E2MATE is rapidly and almost completely transformed, by approximately 90%, into EMATE in the intestines during the first pass with oral administration in women.[1] EMATE and E2MATE are almost completely sequestered into erythrocytes from the hepatic portal vein during the first pass with oral administration, thereby bypassing the liver.[1] Treatment with 4 mg oral E2MATE once per week has been found to result in very high maximal levels of E2MATE of 152.1 ng/mL (152,100 pg/mL) and of EMATE of 2,395 ng/mL (2,395,000 pg/mL) in women.[1] Maximal levels of E2MATE and EMATE occur about 3.5 to 5.5 days after a dose of E2MATE.[1] There is a 4.0-fold accumulation of E2MATE and a 3.3-fold accumulation of EMATE with continuous administration of E2MATE relative to a single dose.[1] The biological half-life of E2MATE with continuous administration has been found to be about 18 days and of EMATE about 16 days in women.[1]

See also[edit]

References[edit]

  1. ^ a b c d e f g Pohl O, Bestel E, Gotteland JP (October 2014). "Synergistic effects of E2MATE and norethindrone acetate on steroid sulfatase inhibition: a randomized phase I proof-of-principle clinical study in women of reproductive age". Reprod Sci. 21 (10): 1256–65. doi:10.1177/1933719114522526. PMID 24604234. S2CID 206805308.
  2. ^ a b c "PGL 2 - AdisInsight".
  3. ^ a b c d e f g Elger W, Barth A, Hedden A, Reddersen G, Ritter P, Schneider B, Züchner J, Krahl E, Müller K, Oettel M, Schwarz S (2001). "Estrogen sulfamates: a new approach to oral estrogen therapy". Reprod. Fertil. Dev. 13 (4): 297–305. doi:10.1071/RD01029. PMID 11800168.
  4. ^ a b c d e f g h i j k Thomas MP, Potter BVL (2015). "Estrogen O-sulfamates and their analogues: Clinical steroid sulfatase inhibitors with broad potential". J. Steroid Biochem. Mol. Biol. 153: 160–9. doi:10.1016/j.jsbmb.2015.03.012. PMID 25843211. S2CID 24116740.
  5. ^ Elger W, Schwarz S, Hedden A, Reddersen G, Schneider B (December 1995). "Sulfamates of various estrogens are prodrugs with increased systemic and reduced hepatic estrogenicity at oral application". J. Steroid Biochem. Mol. Biol. 55 (3–4): 395–403. doi:10.1016/0960-0760(95)00214-6. PMID 8541236. S2CID 31312.
  6. ^ Thomas MP, Potter BVL (2015). "Discovery and Development of the Aryl O-Sulfamate Moiety for Oncology and Women's Health". J Med Chem. 58 (19): 7634–7658. doi:10.1021/acs.jmedchem.5b00386. PMC 5159624. PMID 25992880.
  7. ^ a b Potter, Barry V. L. (2018). "SULFATION PATHWAYS: Steroid sulphatase inhibition via aryl sulphamates: clinical progress, mechanism and future prospects". Journal of Molecular Endocrinology. 61 (2): T233–T252. doi:10.1530/JME-18-0045. ISSN 1479-6813. PMID 29618488.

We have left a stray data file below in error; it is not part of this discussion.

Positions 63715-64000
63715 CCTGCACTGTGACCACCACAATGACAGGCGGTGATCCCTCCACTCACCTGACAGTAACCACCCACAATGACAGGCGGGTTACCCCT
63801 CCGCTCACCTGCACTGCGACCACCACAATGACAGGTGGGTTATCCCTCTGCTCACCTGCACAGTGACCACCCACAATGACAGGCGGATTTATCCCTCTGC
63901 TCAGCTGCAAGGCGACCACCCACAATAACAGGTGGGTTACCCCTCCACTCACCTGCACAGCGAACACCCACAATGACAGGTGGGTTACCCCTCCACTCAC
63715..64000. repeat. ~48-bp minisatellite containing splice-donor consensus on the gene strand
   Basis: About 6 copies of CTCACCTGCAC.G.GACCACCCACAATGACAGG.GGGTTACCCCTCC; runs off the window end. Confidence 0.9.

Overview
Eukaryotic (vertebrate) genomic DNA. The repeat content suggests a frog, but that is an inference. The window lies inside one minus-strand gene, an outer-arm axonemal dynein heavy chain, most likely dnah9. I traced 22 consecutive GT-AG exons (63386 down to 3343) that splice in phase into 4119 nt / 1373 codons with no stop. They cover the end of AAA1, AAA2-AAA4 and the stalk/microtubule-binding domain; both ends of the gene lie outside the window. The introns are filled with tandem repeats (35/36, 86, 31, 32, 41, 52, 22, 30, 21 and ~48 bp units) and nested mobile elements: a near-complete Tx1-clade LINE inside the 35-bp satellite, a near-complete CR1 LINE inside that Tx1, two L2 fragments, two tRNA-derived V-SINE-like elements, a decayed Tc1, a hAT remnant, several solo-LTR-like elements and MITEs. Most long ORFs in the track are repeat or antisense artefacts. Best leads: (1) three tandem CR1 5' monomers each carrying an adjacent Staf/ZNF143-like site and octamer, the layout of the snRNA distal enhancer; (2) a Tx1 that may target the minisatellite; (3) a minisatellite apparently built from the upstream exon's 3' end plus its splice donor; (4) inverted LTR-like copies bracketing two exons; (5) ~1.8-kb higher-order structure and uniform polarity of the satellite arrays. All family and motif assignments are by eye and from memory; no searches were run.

8. ^ a b c d e f g h i j k Elger W, Wyrwa R, Ahmed G, Meece F, Nair HB, Santhamma B, Kileen Z, Schneider B, Meister R, Schubert H, Nickisch K (2017). "Estradiol prodrugs (EP) for efficient oral estrogen treatment and abolished effects on estrogen modulated liver functions". J. Steroid Biochem. Mol. Biol. 165 (Pt B): 305–311. doi:10.1016/j.jsbmb.2016.07.008. PMID 27449818. S2CID 26650319.
  9. ^ Chander SK, Purohit A, Woo LWL, Potter BVL, Reed MJ (2004). "The role of steroid sulphatase in regulating the oestrogenicity of oestrogen sulphamates". Biochem. Biophys. Res. Commun. 322 (1): 217–222. doi:10.1016/j.bbrc.2004.07.108. PMID 15313194.
  10. ^ a b Purohit A, Fusi L, Brosens J, Parish D, Fernandes MS, Woo LWL, Potter BVL, Reed MJ (2008). "Inhibition of steroid sulphatase activity in endometriotic implants by 667COUMATE: a potential new therapy". Human Reproduction. 23 (2): 290–297. doi:10.1093/humrep/dem308. PMID 18056119.
  11. ^ Elger W, Palme HJ, Schwarz S (1998). "Novel oestrogen sulfamates: a new approach to oral hormone therapy". Expert Opin Investig Drugs. 7 (4): 575–89. doi:10.1517/13543784.7.4.575. PMID 15991994.
  12. ^ a b Ahmed G, Elger W, Meece F, Nair HB, Schneider B, Wyrwa R, Nickisch K (October 2017). "A prodrug design for improved oral absorption and reduced hepatic interaction". Bioorg. Med. Chem. 25 (20): 5569–5575. doi:10.1016/j.bmc.2017.08.027. PMID 28886996.
  13. ^ Abbate F, Winum J-Y, Potter BVL, Casini A, Montero J-L, Scozzafava A, Supuran C (2004). "Carbonic anhydrase inhibitors: X-ray crystallographic structure of the adduct of human isozyme II with EMATE, a dual inhibitor or carbonic anhydrases and steroid sulfatase". Bioorg Med Chem Lett. 14 (1): 231–234. doi:10.1016/j.bmcl.2003.09.064. PMID 14684333.
  14. ^ Michael Oettel; Ekkehard Schillinger (6 December 2012). Estrogens and Antiestrogens II: Pharmacology and Clinical Application of Estrogens and Antiestrogen. Springer Science & Business Media. pp. 233–239. ISBN 978-3-642-60107-1.

External links[edit]